State Supreme Courts also found only those in the state militias had a right to bear arms. In Andrews v State, 50 Tenn. 165 (1871), a Tennessee Court held the right to bear arms for common defense did not mean individual defense, but referred to the right to bear arms for the defense of the community.  In English v State, 35 Tex. 473 (1872), the Texas Court held the “arms” referred to in the Second Amendment are those of soldiers. In Dabbs v State, 39 Ark. 353 (1882), the Arkansas Court held a statute making it an offense to sell “any pistol,” except those “used in the Army or Navy of the U.S.” did not invade the constitutional right to keep and bear arms. In Pierce v State, 276 P. 393 (Ok App 1929), an Oklahoma Court held “arms” in the 2nd Amendment did not include pistols, but only weapons carried by the militia.

A few years ago, however, the conservative U.S. Supreme Court ignored the language of the 2nd Amendment, as well as case precedent, as they created an individual right to bear arms. See District of Columbia v Heller (2008). Heller was later applied to state and local governments, in another 5-4 case. See McDonald v Chicago (2010). (Sotomayer replaced Souter’s dissent).

The only saving grace in Heller was the part where the Court upheld the constitutionality of firearm regulations, and reaffirmed the right of states to engage in gun licensing. They said Second Amendment rights are not unlimited, as there is no right to carry any weapon, in any manner, for any purpose.

Gun regulations have been used for over 100 years. 126 years ago already, the U.S. Supreme Court upheld an Illinois Military Code that prohibited all bodies of men, except U.S. troops, and those in regular organized state militias, from drilling or parading with arms, unless they were licensed. See Presser v Illinois (1886). 115 years ago, in Robertson v Baldwin (1897), the Court held the right to bear arms was not absolute, and states had the authority to regulate concealed-carry. 73 years ago, the Court held the 2nd Amendment does not protect citizens who transport 12-gauge shotguns, because they are not reasonably-related to the preservation of a well-regulated militia. See U.S. v Miller (1939).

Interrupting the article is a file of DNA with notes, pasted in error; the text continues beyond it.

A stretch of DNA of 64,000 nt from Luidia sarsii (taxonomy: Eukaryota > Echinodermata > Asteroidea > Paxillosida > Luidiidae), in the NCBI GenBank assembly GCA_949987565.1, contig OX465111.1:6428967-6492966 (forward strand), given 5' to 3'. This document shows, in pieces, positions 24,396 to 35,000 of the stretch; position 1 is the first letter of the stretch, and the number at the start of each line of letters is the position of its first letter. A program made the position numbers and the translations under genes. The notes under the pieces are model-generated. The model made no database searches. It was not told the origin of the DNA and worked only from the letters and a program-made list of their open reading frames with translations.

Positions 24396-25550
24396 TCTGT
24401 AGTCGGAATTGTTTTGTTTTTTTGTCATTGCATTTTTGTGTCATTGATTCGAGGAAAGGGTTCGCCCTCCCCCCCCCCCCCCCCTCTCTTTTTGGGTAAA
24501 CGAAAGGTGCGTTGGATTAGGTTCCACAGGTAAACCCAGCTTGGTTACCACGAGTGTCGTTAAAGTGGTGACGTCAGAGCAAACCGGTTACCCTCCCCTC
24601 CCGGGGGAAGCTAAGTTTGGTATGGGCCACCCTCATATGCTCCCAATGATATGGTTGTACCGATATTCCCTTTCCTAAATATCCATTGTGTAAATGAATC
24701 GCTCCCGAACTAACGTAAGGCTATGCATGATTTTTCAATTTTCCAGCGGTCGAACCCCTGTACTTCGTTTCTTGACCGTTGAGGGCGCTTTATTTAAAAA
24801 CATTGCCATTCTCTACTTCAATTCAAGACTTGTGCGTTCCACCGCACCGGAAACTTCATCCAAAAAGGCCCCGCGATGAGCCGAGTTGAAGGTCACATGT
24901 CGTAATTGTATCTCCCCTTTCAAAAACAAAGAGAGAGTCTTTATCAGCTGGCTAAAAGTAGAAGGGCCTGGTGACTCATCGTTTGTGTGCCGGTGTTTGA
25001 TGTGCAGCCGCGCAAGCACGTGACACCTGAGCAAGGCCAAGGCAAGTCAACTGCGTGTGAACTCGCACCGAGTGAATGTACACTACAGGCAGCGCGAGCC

Today, while the need of urban governments to reduce crime by imposing complete handgun bans has been blocked, they can still keep felons and juveniles from possessing firearms; they can ban certain types of firearms, like machine guns and sawed-off shotguns; they can prohibit concealed carry; and they can ban guns on public property.

While gun control advocates are unable to ban and can only regulate, 10 to 20 thousand Americans die each year as a result of handguns. Most murders (63%) are caused by handguns, and 70% of the time the person shooting is a friend or relative of the victim. Foreign countries, such as Japan, Canada, and those in Europe, have only a small fraction of homicides caused by handguns.

Gun control is needed in central cities (where there is no hunting), and any regulation that makes access to handguns in urban areas more difficult, is a step in the right direction. Since the Supreme Court decided to write law, and outlawed handgun bans as an option, the only alternative is to now regulate gun use to death, with the hope that someday, a different Supreme Court will finally apply the original intent of the Second Amendment.


Wisconsin: Win With Player-Coaches

Dr. Beilema and 11 resident-physicians have been performing surgery for 13 hours. Five times they suffered major setbacks and thought the procedure was hopeless, but during eight other critical moments, they gained a renewed optimism. With only an hour to go, Beilema and the residents huddle around the operating table.

Dr. Beilema: I know this surgery isn’t finished, but I’m leaving.

As he removes his surgical gown, the residents are shocked.

Dr. Phillips: You’re leaving now? But Dr. Beilema, we’re just residents and interns. You’re paid to guide us. What will happen?

Dr. Beilema: Why do I care? I have to move to Arkansas, now.

Dr. Beilema just walks out, leaving the 11 residents behind.

Dr. O’Brien: I can’t finish the surgery, as my hands are too jittery.

Dr. Stave: Since I was hurt earlier this year, I can’t do it either.

Dr. Phillips: You have great hands, Dr. Abbrederis, can you help me close up the patient?

Dr. Borland: Wait a minute! We’re not going to just close him up, and let him die, after all our work!